Pricing with PDEs - What pitfalls you have to take care of I

After Andreas Binder gave insight to you that pricing financial instruments using trees can end with disaster I will show you in a multi-part blog that numerical methods for partial differential equations (PDEs) give you reliable tools for fast and stable pricing. How to choose the appropriate technique and what pitfalls you have to take care of will be discussed in detail.

To apply solution techniques for PDEs like Finite Difference or Finite Element methods you have to develop the corresponding PDE from your stochastic differential equation (SDE). In the first part of the blog series I will show this procedur by means of the well known Black Scholes model.
For the derivation we will use the definition of Brownian processes and the Lemma of Ito:

Brownian Processes:
Starting with infinitesimal increments dWt a whole family of processes describing their dynamics by Brownian motion can be defined:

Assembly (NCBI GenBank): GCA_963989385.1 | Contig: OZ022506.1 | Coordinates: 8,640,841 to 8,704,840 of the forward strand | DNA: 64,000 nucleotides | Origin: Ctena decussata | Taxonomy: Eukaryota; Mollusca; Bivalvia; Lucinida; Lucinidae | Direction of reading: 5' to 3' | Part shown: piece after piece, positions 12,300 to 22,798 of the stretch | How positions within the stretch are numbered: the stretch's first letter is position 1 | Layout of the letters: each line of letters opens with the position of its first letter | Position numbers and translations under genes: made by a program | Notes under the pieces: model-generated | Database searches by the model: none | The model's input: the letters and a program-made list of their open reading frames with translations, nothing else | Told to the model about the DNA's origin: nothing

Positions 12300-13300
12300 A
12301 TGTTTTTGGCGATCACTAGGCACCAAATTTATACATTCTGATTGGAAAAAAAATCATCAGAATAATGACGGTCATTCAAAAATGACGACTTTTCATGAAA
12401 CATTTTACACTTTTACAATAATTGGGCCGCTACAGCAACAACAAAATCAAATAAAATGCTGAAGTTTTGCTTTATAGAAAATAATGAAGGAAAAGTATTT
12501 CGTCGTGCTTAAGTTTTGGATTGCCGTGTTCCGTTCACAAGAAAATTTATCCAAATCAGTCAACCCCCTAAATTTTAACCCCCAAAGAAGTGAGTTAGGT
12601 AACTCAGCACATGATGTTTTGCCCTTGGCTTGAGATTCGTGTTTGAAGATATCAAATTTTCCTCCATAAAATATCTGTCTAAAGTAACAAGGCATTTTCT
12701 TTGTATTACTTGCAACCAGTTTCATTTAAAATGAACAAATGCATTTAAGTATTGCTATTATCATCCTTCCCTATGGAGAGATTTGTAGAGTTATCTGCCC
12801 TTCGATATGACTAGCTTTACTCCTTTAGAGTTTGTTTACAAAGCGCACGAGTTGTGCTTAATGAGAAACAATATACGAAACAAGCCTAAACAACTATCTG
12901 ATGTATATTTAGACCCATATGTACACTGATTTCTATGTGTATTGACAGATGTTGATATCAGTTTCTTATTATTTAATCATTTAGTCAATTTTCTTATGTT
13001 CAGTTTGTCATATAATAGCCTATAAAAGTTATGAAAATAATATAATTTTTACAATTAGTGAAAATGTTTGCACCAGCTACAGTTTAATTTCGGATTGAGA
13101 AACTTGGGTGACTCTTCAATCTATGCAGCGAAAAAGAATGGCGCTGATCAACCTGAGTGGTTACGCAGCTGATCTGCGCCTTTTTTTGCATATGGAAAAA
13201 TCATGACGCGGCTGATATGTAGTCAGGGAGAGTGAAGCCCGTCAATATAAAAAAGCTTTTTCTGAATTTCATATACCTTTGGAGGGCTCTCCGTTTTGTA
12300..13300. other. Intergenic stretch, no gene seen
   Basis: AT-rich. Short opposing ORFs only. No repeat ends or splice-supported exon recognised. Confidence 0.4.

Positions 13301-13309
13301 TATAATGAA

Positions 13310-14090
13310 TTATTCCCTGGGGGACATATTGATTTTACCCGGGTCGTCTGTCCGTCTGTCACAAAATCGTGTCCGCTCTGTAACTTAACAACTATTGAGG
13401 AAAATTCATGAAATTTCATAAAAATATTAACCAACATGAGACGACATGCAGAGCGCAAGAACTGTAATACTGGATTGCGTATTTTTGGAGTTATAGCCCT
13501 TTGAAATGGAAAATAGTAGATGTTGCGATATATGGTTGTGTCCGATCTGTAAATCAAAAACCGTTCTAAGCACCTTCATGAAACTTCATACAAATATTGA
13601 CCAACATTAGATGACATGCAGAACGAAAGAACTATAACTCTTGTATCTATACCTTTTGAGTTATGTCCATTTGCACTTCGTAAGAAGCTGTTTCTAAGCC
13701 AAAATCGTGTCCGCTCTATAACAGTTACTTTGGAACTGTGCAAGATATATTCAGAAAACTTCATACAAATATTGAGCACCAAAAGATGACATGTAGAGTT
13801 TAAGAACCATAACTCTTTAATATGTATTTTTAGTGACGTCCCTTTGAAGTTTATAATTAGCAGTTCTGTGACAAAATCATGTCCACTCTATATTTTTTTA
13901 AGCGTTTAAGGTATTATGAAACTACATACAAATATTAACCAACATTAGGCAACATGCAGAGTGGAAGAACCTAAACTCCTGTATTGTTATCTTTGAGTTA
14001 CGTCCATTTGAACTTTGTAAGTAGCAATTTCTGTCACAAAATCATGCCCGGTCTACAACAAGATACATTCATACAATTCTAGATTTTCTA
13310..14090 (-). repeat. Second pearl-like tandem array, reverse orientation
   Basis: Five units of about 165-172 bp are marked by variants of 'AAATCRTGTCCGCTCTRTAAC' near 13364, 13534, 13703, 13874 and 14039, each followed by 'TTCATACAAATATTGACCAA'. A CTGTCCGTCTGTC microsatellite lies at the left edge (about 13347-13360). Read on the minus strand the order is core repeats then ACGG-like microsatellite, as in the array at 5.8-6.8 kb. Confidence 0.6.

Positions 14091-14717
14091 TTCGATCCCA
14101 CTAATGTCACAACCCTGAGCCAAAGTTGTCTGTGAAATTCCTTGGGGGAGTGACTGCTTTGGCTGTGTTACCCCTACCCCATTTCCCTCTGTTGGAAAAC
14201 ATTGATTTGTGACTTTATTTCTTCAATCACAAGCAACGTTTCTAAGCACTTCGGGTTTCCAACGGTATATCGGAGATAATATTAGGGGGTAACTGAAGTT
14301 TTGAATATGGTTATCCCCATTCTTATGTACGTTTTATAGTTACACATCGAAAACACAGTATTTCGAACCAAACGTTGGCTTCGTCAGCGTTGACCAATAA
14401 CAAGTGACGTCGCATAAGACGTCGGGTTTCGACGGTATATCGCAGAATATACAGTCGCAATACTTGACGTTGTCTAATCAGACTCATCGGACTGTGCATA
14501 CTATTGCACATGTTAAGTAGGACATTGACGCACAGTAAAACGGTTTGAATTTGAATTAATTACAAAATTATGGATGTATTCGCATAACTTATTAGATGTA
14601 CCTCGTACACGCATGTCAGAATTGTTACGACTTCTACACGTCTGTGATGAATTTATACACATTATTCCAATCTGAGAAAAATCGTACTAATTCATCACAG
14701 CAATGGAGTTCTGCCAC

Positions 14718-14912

Here μ and σ are deterministic functions. Equations like the one shown above are called stochastic differential equations.

Let f(x,t) be a twice continuously differentiable function and Xt a stochastic process like defined before. Then the lemma of Ito states

The Black Scholes Model:

In 1965 P. Samuelson modified the seminal work of Bachelier by assuming the geometric Brownian motion (lognormal distribution instead of normal distribution) for the dynamics of the price of a share. Assuming that St is the price of a share at time t the SDE for the Black Scholes model reads like

The constants μ and σ are the expected return rate and the volatility. It is evident that this process is part of the family of stochastic processes described before.
We denote C(S,t) as the price of a European call at time t for an asset with price process S=St. Furthermore πt denotes the value of a portfolio at time t including such a call and a number Δ of short positions in the traded asset its self to hedge the variability caused by the call.

A change in the value of the portfolio in an infinitesimal time interval is therefore

After applying Ito's Lemma and doing some straightforward calculations

we see that we can eliminate the stochastic component (represented by dS) when our portfolio consists of

short positions in the underlying asset at time t. As the resulting portfolio is risk less we can use the No-Arbitrage-Condition to state

Therefore for each S>0

This is the famous Black-Scholes equation. The properties of this equation will be discussed in the next part of our blog.

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